The Silver Lining

Posted: March 19, 2013 in General, Philosophy

Over the weekend, my wife and I finally made it out to the theater to see the movie Silver Linings Playbook with Bradley Cooper.  Over the last few years I’ve seen Bradley Cooper in a variety of roles, and while I don’t think it was his best performance as an actor, it certainly far surpassed The Hangover, The Hangover 2, and I’m sure The Hangover 3 as well (although it’s not out yet, I’ve heard it’s on its way).

Note: this blog is NOT about Bradley Cooper.

That being said, the movie is about a guy who found his wife cheating on him, went a little crazy and nearly beat to death the ‘other man,’ then spent eight months in a mental hospital.  The movie begins with that guy (Bradley Cooper) getting out of the hospital, and is about his adventures into returning to “normal life,” whatever that means.  But while he was in the hospital, part of his therapy revolved around the idea of finding the silver lining in everything, no matter how bad.  A really nice message, but a pretty intense movie.  Probably worth the money to see it in theaters, depending on your taste.

It sure is nice when there’s a silver lining to whatever is troubling you.  Here’s a good example: a few years ago I was two-thirds of the way through a lease on Ford Fusion, and the payments were very high.  Now, we were by no means hurting for money, but we thought on many occasions, “gee, if only my car payment was $80/month less than what it is now, that would be great.”  And there were times that the budget was a bit tight—not all the time, but every now and then—and I remember thinking to myself, “if I got into a car accident but didn’t get seriously injured, and they totaled my car, that would be an easy way out of this high car payment.”  It didn’t mean I wanted to get into an accident.  Rather, if the traffic gods saw it fit that I wreck that car, then so be it, I wouldn’t feel slighted.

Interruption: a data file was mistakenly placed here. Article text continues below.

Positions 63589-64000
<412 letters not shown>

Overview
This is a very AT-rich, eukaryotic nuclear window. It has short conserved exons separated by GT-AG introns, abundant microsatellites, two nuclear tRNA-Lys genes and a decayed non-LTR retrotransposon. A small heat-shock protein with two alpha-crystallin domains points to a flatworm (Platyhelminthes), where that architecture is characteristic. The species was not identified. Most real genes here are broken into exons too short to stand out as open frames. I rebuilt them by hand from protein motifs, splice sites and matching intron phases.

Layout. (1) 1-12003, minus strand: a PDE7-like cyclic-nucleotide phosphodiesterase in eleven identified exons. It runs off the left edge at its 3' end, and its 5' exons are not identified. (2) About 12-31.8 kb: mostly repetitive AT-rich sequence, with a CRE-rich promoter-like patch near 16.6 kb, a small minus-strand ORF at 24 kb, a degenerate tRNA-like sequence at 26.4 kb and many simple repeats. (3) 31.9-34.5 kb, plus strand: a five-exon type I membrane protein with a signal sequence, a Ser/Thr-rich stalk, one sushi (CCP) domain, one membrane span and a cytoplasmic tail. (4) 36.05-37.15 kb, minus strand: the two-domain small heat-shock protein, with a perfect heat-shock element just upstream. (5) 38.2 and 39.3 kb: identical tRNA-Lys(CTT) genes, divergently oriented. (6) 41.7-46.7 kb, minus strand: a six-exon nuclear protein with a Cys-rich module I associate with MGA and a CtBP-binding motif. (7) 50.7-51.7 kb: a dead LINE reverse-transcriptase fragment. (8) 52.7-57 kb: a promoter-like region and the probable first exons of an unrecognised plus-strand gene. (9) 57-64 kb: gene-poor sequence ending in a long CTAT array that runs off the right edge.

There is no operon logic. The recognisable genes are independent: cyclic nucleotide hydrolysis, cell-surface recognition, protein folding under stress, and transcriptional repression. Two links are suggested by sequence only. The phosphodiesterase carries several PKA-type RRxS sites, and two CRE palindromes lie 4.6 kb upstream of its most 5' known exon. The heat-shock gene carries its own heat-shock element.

So as fate would have it, I did get into an accident on my way to work one morning.  No one else was involved, and I wasn’t even sore afterwards.  But, there was only $5,000 in damage, which wasn’t enough to total it.  And the traffic gods pointed at me and laughed.  I’m assuming that the gods that the traffic gods report to got angry at them being so mean, and probably angry at me thinking I’d skate by so easily, and 7 weeks later to the day, only a couple weeks after having my shiny repaired car back, I got into another accident in the same area, at the same time of day, under the same driving conditions.  That one did involve another driver (who, thank God, was not hurt), and I was in pain for about a month afterward.  It wasn’t a total loss to me because, well, I guess in insurance speak, it was a total loss…they wrecked my car and I got out of that high payment.  Silver lining.

Often times the silver lining isn’t worth it, or at least, it isn’t enough to make you feel better.  Was a month of pain worth the $960 I saved that year?  I could make arguments either way.  I’ve had a lot of conversations with folks over the last year who have been complaining about their job.  Not the whiny kind of complaining, but the constructive complaining, or venting, about what they deal with on a daily basis (names will be omitted to protect the innocent).  And lately, I’ve been in a kind of professional slump where I don’t feel like I’m bringing much to the table at my job.  What I’ve attempted to do for those who have vented to me, and what I’m working on doing now, is looking for silver linings in all of the slump.  Sure, your boss is an asshole, but the guy who sits next to you is pretty awesome.  Or, it may suck to work all those extra hours, but think how nice that overtime will be on your next paycheck.

The moral of the story is this: we all have slumps (or at least, I sure hope we do—because if not, I sure have more than my fair share).  Think of it as an opportunity to rediscover a hobby you used to love, or something you find rewarding.  If you love it a lot, maybe you can make a few dollars from it.  I recently started tutoring with a new family and after two meetings am enjoying the hell out of it.  But there’s also value in being in the slump, and I don’t want to take away from that.  Sometimes the best medicine for a slump is sitting at your desk, with a nice cup of coffee in hand, and sulking a little bit.  You can have those days too, just try not to make a habit out of it…you may end up not having a chair in which to sulk.

I know my last post was awhile ago, and for that I apologize.  It’s been crazy at work and things are starting to slow down again.  I appreciate you checking back in, and as always, be well and stay tuned.

  1. Chelsea says:

    “You can have those days too, just try not to make a habit out of it…you may end up not having a chair in which to sulk.”
    Favorite sentence.

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